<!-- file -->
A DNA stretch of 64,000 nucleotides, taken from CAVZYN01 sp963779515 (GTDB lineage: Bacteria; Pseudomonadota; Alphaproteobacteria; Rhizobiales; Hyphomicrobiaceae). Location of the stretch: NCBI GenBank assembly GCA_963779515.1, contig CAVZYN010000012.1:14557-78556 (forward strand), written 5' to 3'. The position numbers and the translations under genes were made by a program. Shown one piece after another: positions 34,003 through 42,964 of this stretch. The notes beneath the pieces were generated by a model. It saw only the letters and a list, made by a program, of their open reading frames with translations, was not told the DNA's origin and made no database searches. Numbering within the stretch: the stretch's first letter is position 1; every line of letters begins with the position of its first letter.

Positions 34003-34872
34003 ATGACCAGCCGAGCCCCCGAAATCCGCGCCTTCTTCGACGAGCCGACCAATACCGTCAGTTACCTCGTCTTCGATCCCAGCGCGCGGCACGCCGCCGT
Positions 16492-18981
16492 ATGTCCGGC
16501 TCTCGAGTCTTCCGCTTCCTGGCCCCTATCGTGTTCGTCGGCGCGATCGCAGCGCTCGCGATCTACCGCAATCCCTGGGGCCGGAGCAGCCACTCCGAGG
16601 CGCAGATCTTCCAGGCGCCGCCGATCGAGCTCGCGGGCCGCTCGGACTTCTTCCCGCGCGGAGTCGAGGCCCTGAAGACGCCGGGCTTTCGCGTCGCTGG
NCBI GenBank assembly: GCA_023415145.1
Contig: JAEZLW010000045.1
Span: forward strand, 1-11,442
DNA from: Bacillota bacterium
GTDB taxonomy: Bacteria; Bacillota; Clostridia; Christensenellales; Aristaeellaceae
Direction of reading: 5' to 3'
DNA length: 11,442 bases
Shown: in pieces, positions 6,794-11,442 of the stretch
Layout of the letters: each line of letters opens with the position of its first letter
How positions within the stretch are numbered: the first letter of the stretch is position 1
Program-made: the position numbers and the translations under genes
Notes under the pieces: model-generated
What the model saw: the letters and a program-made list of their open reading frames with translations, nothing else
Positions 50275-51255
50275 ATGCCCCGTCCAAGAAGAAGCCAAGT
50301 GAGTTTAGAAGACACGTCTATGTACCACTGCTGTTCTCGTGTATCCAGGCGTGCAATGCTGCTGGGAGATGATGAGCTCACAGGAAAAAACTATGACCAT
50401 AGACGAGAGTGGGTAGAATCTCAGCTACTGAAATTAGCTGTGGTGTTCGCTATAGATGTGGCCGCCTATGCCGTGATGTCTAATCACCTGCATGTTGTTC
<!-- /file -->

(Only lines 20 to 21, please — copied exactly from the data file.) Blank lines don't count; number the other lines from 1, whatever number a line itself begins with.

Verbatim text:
What the model saw: the letters and a program-made list of their open reading frames with translations, nothing else
Positions 50275-51255